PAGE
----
Consumers Crave Healthy, Functional Ingredients

Published on: 10/30/2020 in All, Featured, Culinary Trends, Profit Driving Tips

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When dining out, more than half of consumers (58 percent) say it’s difficult to eat healthy.1  While the U.S. Department of Agriculture and Food and Drug Administration regulate the term “healthy” on packaged foods, it’s an ever-evolving term to consumers within the context of dining choices. To appeal to consumers who prioritize healthy eating, stay current on what the label means to most consumers and incorporate the ingredients, names and menu descriptions that satisfy these triggers.

 

Technomic reports that immune-boosting ingredients are still highly sought after and suggests calling out these specific nutrients on the menu to attract interest.2 For example, today’s consumers have learned to look for immunity-boosting ingredients like anthocyanin, often found in red, purple, blue or black plants like blueberries and raspberries. Operators also are promoting leafy greens as a means to relieve stress.3

 

Cleaner Labels

The clean-label movement sweeping the food industry incorporates such “feel-real” factors as all-natural and no preservatives, artificial additives, hormones or unnecessary antibiotics. In fact, the fewer ingredients, the better, and those used must be easily recognized and understood by consumers. Transparency by food distributors and operators assures consumers that these guidelines have been honored.

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A significant 81 percent of health-conscious consumers say they care more about real ingredients than calories when dining out.1 Among the many “free-from” food product claims the industry makes, consumers consider hormone-free and antibiotic-free most important.4

 

Because consumers tend to scrutinize what is (and isn’t) in their poultry, distributors and operators should commit to sourcing clean products such as PERDUE® HARVESTLAND® Chicken and Turkey. PERDUE® HARVESTLAND® poultry stands apart because the animals are fed an all-vegetarian diet but aren’t given hormones, steroids or antibiotics and aren’t confined in cages.

 

Foods with Benefits

Notably, 62 percent of surveyed consumers say general well-being motivates their desire to eat healthfully; 47 percent say they do so to lose weight.5 It’s not surprising, then, that functional foods with positive health attributes are more sought after than foods which minimize negatives (as in low-calorie, low-sugar and low-sodium). What’s more, half of surveyed consumers agree that high-nutrient content is more important than “free-from” claims.4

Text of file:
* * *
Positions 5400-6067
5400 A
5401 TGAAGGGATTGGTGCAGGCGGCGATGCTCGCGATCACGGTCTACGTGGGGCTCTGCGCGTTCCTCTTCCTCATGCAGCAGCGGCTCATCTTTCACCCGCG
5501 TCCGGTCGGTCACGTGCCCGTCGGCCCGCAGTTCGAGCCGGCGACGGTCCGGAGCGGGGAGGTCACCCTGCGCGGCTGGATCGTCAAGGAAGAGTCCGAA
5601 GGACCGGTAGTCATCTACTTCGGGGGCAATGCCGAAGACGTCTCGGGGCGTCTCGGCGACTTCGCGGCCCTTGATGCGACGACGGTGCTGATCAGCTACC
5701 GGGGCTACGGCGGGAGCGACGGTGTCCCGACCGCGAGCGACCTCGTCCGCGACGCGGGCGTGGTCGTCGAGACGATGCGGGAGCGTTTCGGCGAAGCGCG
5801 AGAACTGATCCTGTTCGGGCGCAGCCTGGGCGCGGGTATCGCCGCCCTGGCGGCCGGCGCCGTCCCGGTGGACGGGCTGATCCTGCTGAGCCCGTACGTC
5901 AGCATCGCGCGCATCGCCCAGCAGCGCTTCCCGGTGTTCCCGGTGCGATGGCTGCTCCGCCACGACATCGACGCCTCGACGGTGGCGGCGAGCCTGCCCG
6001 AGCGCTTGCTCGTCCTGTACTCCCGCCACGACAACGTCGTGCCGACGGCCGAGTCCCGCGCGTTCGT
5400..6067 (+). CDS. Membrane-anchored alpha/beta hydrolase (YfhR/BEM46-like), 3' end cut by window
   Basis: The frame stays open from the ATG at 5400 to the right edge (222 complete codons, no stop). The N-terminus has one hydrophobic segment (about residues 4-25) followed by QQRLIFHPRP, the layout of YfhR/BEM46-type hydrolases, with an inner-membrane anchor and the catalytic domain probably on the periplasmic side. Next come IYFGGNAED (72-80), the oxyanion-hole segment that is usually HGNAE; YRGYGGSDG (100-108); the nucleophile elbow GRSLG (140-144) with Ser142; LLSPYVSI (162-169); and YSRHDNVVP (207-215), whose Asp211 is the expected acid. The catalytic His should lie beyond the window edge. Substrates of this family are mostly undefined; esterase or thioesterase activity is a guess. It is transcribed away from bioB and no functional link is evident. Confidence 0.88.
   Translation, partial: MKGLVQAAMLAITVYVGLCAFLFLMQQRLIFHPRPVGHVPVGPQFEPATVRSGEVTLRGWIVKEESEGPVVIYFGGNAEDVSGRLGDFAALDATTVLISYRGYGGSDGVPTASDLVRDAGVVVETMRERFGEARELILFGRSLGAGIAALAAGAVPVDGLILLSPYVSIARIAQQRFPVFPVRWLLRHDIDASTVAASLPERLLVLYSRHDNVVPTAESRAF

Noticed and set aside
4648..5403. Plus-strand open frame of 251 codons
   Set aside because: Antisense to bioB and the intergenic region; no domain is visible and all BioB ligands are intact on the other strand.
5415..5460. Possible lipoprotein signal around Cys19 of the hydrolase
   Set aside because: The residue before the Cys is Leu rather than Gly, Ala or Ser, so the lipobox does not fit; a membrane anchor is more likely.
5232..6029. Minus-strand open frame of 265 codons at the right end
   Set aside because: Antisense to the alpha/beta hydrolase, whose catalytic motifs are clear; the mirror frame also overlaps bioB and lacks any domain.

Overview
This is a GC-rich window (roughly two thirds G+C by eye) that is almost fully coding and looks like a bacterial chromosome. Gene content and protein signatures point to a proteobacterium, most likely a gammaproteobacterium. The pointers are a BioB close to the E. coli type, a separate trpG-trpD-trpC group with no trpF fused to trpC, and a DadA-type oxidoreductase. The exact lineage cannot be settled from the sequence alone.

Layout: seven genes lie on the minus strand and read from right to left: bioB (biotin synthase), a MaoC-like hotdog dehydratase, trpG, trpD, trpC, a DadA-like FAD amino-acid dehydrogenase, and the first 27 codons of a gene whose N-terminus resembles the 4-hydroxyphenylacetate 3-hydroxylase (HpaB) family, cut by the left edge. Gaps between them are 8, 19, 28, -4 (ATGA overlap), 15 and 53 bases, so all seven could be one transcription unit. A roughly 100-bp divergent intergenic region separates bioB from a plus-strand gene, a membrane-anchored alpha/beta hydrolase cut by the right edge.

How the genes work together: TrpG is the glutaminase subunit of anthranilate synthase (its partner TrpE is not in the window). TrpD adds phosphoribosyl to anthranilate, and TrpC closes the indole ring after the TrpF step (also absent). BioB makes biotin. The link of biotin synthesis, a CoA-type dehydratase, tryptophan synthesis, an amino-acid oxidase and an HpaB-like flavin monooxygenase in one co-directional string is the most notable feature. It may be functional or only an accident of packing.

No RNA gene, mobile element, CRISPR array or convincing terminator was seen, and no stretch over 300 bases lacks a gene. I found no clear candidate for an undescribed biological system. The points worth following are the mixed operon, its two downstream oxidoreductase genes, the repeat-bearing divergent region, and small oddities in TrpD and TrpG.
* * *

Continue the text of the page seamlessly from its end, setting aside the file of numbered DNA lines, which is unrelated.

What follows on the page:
Adding functional ingredients or superfoods has become an increasingly popular menu-development strategy. Including the word “power” in a dish’s name is one way to signal to diners that it contains superfoods. Red Mango, for example, recently partnered with Pitaya Foods, a superfruit supplier, to add four Power Bowls to its lineup. The Pink Bowl features dragon fruit, while two other bowls include acai. Qdoba, meanwhile, is testing a Cauli-Mash Low-Carb Chicken Bowl that capitalizes on the much-touted health halo cauliflower is currently enjoying.2

 

Power to Plants

Today’s health-conscious consumers are keen on plants, which are proliferating in a wave of plant-based proteins and other vegetable-based offerings. Some 74 percent of consumers, in fact, say they want to consume more vegetables.6

 

While only a few consumers count themselves as vegetarians, 69 percent report eating meatless meals at least once a week.7 Clearly, the elimination of protein isn’t the goal.

 

To satisfy flexitarian diets, consider offering consumers a product that combines both animal- and plant-based proteins. The new PERDUE® CHICKEN PLUS® line, for example, consists of 60 percent chicken and 40 percent vegetables (a blend of chickpeas and cauliflower). Available in breaded nuggets, bites and patties, each serving contains 10+ grams of protein and a quarter cup of vegetables in every serving.

 

For now, consumers focused on healthy dining choices are gravitating to clean labels, functional foods and protein. But their priorities are always subject to change. Evaluate and adjust your offerings and messaging to meet consumers’ evolving “healthy” criteria to remain relevant and capture their business.

 

Sources:

  1. Healthy Dining Trends – US – March 2019 (Mintel)
  2. Cobe, Patricia, “Chains Pushing Both Health and Indulgence with New Menu Items,” Restaurant Business Online, Sept. 1, 2020, https://www.restaurantbusinessonline.com/food/chains-pushing-both-health-indulgence-new-menu-items
  3. Harvey, Aimee and Freier, Lizzy, “Technomic’s Take: An Update to Our 2020 Trends,” https://www.technomic.com/newsroom/technomics-take-update-our-2020-trends
  4. Free-from Foods – US – June 2019 (Mintel)
  5. Better for You Eating Trends – US – August 2018 (Mintel)
  6. Prediction Market Test - Chicken/Plant-Based Protein (IRI, February 2019)
  7. The State of Meat 2019: Evolution of Protein (IRI, April 2019), https://www.iriworldwide.com/IRI/media/Library/webinar/Fresh-Meat.pdf